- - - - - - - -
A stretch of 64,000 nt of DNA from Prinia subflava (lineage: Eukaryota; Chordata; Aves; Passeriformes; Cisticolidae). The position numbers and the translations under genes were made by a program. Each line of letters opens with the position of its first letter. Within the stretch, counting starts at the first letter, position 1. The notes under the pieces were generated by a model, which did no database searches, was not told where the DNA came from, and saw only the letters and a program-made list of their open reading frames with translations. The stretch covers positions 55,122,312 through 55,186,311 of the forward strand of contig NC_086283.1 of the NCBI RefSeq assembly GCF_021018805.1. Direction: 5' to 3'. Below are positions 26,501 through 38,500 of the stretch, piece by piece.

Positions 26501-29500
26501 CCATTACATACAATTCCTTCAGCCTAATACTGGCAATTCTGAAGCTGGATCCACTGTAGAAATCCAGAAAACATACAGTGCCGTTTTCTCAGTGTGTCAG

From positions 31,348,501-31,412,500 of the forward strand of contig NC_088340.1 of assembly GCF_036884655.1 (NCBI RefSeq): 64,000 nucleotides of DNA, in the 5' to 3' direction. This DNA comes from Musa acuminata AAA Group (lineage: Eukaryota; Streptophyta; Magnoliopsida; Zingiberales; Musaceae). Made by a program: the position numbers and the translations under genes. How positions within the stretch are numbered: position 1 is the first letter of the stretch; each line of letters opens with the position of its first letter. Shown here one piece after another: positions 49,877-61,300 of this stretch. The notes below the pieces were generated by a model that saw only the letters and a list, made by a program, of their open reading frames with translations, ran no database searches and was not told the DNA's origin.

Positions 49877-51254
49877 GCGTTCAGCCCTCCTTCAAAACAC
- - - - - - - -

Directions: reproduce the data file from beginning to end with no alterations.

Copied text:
A stretch of 64,000 nt of DNA from Prinia subflava (lineage: Eukaryota; Chordata; Aves; Passeriformes; Cisticolidae). The position numbers and the translations under genes were made by a program. Each line of letters opens with the position of its first letter. Within the stretch, counting starts at the first letter, position 1. The notes under the pieces were generated by a model, which did no database searches, was not told where the DNA came from, and saw only the letters and a program-made list of their open reading frames with translations. The stretch covers positions 55,122,312 through 55,186,311 of the forward strand of contig NC_086283.1 of the NCBI RefSeq assembly GCF_021018805.1. Direction: 5' to 3'. Below are positions 26,501 through 38,500 of the stretch, piece by piece.

Positions 26501-29500
26501 CCATTACATACAATTCCTTCAGCCTAATACTGGCAATTCTGAAGCTGGATCCACTGTAGAAATCCAGAAAACATACAGTGCCGTTTTCTCAGTGTGTCAG

From positions 31,348,501-31,412,500 of the forward strand of contig NC_088340.1 of assembly GCF_036884655.1 (NCBI RefSeq): 64,000 nucleotides of DNA, in the 5' to 3' direction. This DNA comes from Musa acuminata AAA Group (lineage: Eukaryota; Streptophyta; Magnoliopsida; Zingiberales; Musaceae). Made by a program: the position numbers and the translations under genes. How positions within the stretch are numbered: position 1 is the first letter of the stretch; each line of letters opens with the position of its first letter. Shown here one piece after another: positions 49,877-61,300 of this stretch. The notes below the pieces were generated by a model that saw only the letters and a list, made by a program, of their open reading frames with translations, ran no database searches and was not told the DNA's origin.

Positions 49877-51254
49877 GCGTTCAGCCCTCCTTCAAAACAC